Allie Long’s future success could hinge on staying away from a regular post-game diet of birthday cake and ice cream.
If the Northport native is eating either or both, her team probably lost.
“That’s her favorite,” husband Jose Batista said. “After a loss, it’s get her something she likes.”
So, it’s better for the determined Long to enjoy a steady nourishment of wins as she did with the 2017 National Women’s Soccer League champions, the Portland Thorns.
Yet, she strives for more than just domestic success. With Women’s World Cup qualifying for France 2019 later in the year, the midfielder sees 2018 as vital in preparing to help the defending champion U.S. retain its title.
Her personal motivation has been fueled by the U.S.’s stunning quarterfinal elimination at the 2016 Olympics. Until then, the four-time gold medalists had played in every medal round.
“Losing was the worst thing ever,” said Long, who performed in her first major FIFA competition then. “You finally make it. You get to the Olympics and you lose, especially the way we did. That experience, you can’t replicate that at all, like the pressure, the weight of the games.”
Long, 30, won’t get an opportunity to experience that again until the Women’s World Cup. And, she doesn’t want to miss out on what could be her only chance to play in the tournament.
“My only goal is the 2019 World Cup and to be a key role and be able to play, perform my best soccer I’ve ever performed,” Long said. “I think I haven’t even hit my prime.”
She cited U.S. teammate Carli Lloyd, named the top women’s player in the world in 2016 at 33.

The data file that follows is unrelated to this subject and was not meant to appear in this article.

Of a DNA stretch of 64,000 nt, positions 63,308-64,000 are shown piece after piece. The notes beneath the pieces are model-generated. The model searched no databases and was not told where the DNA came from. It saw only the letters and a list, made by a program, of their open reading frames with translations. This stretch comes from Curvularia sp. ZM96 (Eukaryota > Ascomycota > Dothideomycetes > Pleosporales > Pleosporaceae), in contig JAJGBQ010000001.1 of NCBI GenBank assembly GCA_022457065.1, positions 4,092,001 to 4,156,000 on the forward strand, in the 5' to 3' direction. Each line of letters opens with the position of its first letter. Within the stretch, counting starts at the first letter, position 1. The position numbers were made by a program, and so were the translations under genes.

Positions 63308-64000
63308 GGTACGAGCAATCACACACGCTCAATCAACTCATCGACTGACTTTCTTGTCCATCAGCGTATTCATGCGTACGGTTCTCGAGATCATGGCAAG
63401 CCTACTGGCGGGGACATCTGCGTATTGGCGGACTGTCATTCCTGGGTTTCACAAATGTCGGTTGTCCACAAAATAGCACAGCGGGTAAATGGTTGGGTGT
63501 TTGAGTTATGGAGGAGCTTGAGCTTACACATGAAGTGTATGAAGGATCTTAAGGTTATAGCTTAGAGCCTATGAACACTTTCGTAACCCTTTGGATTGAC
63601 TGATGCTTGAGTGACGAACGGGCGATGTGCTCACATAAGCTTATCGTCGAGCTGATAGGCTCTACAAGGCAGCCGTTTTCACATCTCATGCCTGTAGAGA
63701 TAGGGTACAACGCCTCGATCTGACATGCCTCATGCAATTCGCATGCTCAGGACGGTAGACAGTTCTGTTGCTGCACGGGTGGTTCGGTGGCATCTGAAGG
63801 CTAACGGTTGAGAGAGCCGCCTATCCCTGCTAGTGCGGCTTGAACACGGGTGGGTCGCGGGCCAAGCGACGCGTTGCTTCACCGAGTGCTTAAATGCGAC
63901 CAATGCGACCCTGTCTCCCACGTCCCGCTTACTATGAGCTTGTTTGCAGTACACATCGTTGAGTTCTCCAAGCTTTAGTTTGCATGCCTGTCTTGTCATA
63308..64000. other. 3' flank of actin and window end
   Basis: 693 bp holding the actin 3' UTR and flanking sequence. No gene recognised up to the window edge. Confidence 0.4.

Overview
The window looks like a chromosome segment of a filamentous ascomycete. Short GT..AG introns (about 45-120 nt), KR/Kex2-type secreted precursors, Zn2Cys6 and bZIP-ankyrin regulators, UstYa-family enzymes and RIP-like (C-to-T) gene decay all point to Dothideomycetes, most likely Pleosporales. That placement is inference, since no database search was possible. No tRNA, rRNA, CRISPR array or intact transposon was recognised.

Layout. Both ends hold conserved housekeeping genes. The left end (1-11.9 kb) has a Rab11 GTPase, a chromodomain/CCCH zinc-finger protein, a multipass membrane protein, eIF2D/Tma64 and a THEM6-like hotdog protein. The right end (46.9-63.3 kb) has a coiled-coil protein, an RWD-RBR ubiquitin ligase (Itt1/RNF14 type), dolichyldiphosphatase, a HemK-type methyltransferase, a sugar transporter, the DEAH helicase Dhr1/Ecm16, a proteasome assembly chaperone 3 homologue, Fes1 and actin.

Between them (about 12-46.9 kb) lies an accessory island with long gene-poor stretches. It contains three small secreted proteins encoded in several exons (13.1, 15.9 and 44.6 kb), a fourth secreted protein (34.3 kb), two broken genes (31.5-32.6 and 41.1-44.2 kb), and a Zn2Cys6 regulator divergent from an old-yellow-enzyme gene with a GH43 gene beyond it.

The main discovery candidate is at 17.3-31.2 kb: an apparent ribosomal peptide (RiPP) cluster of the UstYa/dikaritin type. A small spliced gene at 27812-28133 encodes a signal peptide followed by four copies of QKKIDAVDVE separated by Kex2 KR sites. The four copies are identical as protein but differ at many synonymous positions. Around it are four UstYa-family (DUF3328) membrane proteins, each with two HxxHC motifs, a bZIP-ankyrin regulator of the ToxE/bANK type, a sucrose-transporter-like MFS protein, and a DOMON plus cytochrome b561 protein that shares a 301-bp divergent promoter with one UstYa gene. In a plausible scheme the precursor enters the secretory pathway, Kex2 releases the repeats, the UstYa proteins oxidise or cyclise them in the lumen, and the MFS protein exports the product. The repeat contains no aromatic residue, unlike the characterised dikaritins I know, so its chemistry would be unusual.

“I am fine tuning things that I wasn’t good at or that I am getting really good at,” Long said. “I don’t think age really has anything to do with that. Come 2019, I think that will probably be my best football.”
With the national team’s winter camp kicking off in Carson, California next week, Long has been on the island for offseason training. She and Batista have played in futsal leagues five nights a week in Brentwood, Uniondale and Queens to stoke her competitive edge and keep in shape.
Wednesday, she took time to hold clinics for four age groups for youth soccer players at the Elite Sports Factory in Massapequa. Long ran the kids through drills and games before a Q and A session, answering queries about her pre-game eating habits, national team roommates and rituals.
Long understood she wasn’t going to turn anyone into an elite player.
“I hope they walk away with a little bit of encouragement,” she said. “I want to give them confidence to be who they are and just like love what they’re doing and make them believe that you can dream big and literally anything can happen. I’m not going to teach them to be Messi in an hour and a half or two hours.”
Her message got through to at least one participant. Holbrook’s Brooke Gallo, 11, who met the midfielder for the first time, was impressed with her work ethic.
“It’s just how she works hard all the time,” Gallo said. “She’s always training, and she never gives up.”
Whether Long takes her clinic experience to another level and becomes a coach remains to be seen.
“It depends. I admire coaches like Pep Guardiola and I see what he can do,” she said about the Manchester City coach. “There is so much to learn. I’m so competitive. I will have to learn how to lose nicely.”
Which might require a lot of birthday cake and ice cream.